4 point infographic : the key to successful advertising

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By: Brendan Fitzpatrick

Google

The keys to a successful advertising campaign are simple, it’s all about simplicity, direct to the point, eye catching and relevance. Sticking to this rule of thumb I will provide examples of great examples of simple, to the point, eye catching and relevant ads!

1. Starting with simplicity – do not clutter your ad banners with too much info or too many graphics or you will turn off potential visitors or worse, confuse them. Try to stick to a single primary graphic. The primary graphic is the most important piece to your ad ad it account for more than 50% of the ads eye appeal, in many cases it can account for up to 90% of the eye appeal (ie. the reason why people click on the ad).

2. Make sure that your ads are direct to the point, ie. don’t beat around the bush and don’t say what you’re trying to say with too many words. Focus on catch phrases, keep your message to 10 words or less, the best ads are those that people don’t have to spend time reading and cause a ‘Wow’ moment.

3. Keep your ads ‘eye catching’, what does this mean? Don’t use overly dramatic colors, use primary ads that capture the message that you want to convey. Put yourself in the shoes of your potential visitors, what would you click on? Keep your message exciting, offer something new and different even if it’s just a perspective.

4. THE most important aspect to your ads is that they absolutely must be relevant or you’re wasting your time. For example, if you are advertising ‘Sports scores’ which links to a web page that only has basketball scores you are wasting 90% of the incoming traffic that you might draw .. Be specific, in your ad you will want to advertise ‘basketball scores’ instead of ‘sports scores’. SPEAK TO YOUR AUDIENCE! A good way to know if you’re on track is to rid your mind of anything about the topic of the ad and view/read the ad that you come up with (pretend you are a newbie to the topic).. ask yourself, does the ad make sense? is it targeted to what I’m looking to provide? is it confusing in any way?

Here are 2 examples of ads following the general rules of thumb discussed in this article:

WHAT DO I DO Personalized An (1)

In both ads you’ll find a single main image which takes up 90% of the ad. Both ads are simple, neither are cluttered with too many images (point #1).

Both ads are direct to the point, the first has a message of ‘what do I do with my dress?’ and the second ‘Personalized Anniversary Gifts that are sure to impress’ in simple text.

Both ads are eye catching, the images are thought provoking.

Finally, both images are relevant and each has a line of text to reinforce the relevancy. The first includes ‘Article’ so that you know exactly what the ad is about – ‘an article on what to do with my anniversary dress’ and the next is a description of what to expect when it comes to ‘Personalized Anniversary Gifts’ .. -> ‘Browse photos of Gift Ideas’.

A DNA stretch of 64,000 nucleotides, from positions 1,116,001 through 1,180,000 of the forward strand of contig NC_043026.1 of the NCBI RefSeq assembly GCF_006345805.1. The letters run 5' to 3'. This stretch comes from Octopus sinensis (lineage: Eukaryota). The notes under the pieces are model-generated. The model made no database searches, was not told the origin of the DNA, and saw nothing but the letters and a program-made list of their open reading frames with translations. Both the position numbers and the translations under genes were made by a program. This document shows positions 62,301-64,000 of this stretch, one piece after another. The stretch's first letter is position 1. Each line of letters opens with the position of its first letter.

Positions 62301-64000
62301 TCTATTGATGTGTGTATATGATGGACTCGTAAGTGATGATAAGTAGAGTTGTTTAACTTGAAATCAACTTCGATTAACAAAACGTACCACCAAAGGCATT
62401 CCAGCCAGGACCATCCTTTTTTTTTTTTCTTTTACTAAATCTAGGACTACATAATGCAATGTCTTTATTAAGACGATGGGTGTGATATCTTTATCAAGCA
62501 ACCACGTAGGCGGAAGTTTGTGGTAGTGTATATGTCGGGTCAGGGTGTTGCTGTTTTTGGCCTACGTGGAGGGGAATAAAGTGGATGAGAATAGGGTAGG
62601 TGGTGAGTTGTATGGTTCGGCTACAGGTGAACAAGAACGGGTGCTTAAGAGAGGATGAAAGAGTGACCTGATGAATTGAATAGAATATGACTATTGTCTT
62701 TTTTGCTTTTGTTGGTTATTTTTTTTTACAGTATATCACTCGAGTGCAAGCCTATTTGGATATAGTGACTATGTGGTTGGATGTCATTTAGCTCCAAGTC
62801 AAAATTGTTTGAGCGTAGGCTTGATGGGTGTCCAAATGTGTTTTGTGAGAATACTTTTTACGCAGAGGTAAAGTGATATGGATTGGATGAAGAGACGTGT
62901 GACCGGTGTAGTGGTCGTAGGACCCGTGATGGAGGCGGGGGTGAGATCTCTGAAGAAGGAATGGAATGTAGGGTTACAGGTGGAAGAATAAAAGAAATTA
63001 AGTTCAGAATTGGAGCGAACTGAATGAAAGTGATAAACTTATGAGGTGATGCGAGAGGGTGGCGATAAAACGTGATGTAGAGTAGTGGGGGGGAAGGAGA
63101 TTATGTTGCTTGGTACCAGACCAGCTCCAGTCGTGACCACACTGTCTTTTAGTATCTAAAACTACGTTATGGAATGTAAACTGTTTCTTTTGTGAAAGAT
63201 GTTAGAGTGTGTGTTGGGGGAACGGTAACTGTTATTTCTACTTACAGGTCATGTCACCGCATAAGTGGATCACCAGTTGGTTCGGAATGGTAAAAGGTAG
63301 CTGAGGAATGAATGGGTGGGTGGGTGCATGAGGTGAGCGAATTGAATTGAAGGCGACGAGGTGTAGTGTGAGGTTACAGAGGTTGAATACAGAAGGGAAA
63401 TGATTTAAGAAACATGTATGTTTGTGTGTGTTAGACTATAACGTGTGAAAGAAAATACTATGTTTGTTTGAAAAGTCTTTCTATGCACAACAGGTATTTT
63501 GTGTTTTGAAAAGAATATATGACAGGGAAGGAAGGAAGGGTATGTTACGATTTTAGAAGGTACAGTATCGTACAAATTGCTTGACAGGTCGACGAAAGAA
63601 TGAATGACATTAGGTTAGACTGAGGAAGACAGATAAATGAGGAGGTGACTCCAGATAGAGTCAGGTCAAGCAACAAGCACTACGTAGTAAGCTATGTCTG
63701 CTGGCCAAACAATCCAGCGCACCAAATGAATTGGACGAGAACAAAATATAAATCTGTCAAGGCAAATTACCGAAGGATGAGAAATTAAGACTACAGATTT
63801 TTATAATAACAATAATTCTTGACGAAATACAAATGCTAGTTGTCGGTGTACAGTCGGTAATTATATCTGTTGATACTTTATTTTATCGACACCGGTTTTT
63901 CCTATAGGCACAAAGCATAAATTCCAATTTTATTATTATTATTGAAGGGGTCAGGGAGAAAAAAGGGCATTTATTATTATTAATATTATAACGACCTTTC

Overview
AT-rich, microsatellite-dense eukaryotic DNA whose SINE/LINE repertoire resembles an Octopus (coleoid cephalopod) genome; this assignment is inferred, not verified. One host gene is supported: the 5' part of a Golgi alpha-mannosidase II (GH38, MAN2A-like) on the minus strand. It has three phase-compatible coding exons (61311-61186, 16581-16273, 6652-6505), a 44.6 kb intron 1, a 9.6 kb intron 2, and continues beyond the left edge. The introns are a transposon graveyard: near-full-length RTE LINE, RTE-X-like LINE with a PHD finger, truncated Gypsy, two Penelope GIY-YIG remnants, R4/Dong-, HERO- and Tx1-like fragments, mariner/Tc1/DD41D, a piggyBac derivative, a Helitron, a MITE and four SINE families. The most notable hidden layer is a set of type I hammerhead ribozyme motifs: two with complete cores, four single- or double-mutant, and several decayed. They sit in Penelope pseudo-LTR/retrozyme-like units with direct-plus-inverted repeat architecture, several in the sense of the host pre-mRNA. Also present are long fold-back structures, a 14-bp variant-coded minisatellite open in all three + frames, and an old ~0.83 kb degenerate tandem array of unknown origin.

Conclusion: it is okay to include additional elements into your advertisements but you do want to keep them as simplified, to the point, eye catching and as relevant as possible!

Tip: read this article for more tips on creating your Ads

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How to set facebook image on like link?

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By: Brendan Fitzpatrick

Google

Wow.. what can I say, another simple technical request that took weeks to figure out… Let me start by defining exactly what this blog post will help you with…

I have a blog, a website, a pinterest account, a facebook account and several other social networking accounts for my small business (http://anniversariesbyyear.com – an anniversary gift idea site) and all I want to do is link the articles on this site to my social networks (in this example, specifically to facebook).

I consider myself an advanced HTML developer/programmer/designer but a relative newbie when it comes to HTML5 and CSS, although I can hold my ground there as well.How hard could it be to figure out how to set an image for my facebook like link? Easy, I thought.. Wrong! well, Yes simple .. Once you figure it out.

Of all the articles I read I kept seeing a single reference to Facebook’s Open Graph (og:) technology <meta property=”og:image” content=”image_to_display”/>.. Great! Simple! .. Wrong! I tried placing this tag everywhere in my site, in the header, in the <div> tags of the Like button, you name it – lot’s of hair pulling.

After about 2 months (part time, maybe 15 minutes to an hour some weeks) and I finally figure this out tonite.. I don’t know why there are no simple articles on this but here is how to make this work for your site using ordinary anchor tags:

*SIMPLY PUT THESE LINES IN YOUR HEADER TAG, THEY ARE REQUIRED (replace the OBVIOUS values [everything in CAPITAL] with yours):

<meta property=”fb:admins” content=”YOUR-FACEBOOK-ID” />
<meta property=”og:title” content=”TITLE-OF-YOUR-PAGE” />
<meta property=”og:type” content=”website” />
<meta property=”og:image” content=”http://URL-OF-YOUR-IMG&#8221; />
<meta property=”og:url” content=”http://URL-OF-LINK-THAT-IMG-WILL-LINK-BACK-TO&#8221; />
<meta property=”og:site_name” content=”SITE-NAME_HERE” />

If you don’t know what your FACEBOOK-ID is then read (courtesty of) http://www.hyperarts.com/blog/how-to-control-facebook-image-thumbnail-text-popup-dialogs/

If this works for you I’d love to hear back from you on how long it took you to find this article and how hopeful (if at all) it was.. if this article didn’t help (yet) then I’d also love to hear back from you and I’ll try to assist .. KEEP IN MIND, this is for ordinary anchor links and META tags, if you are trying to make this work via CSS or javascript then that is beyond the intent of this posting which I suspect you will figure out by google’ing further.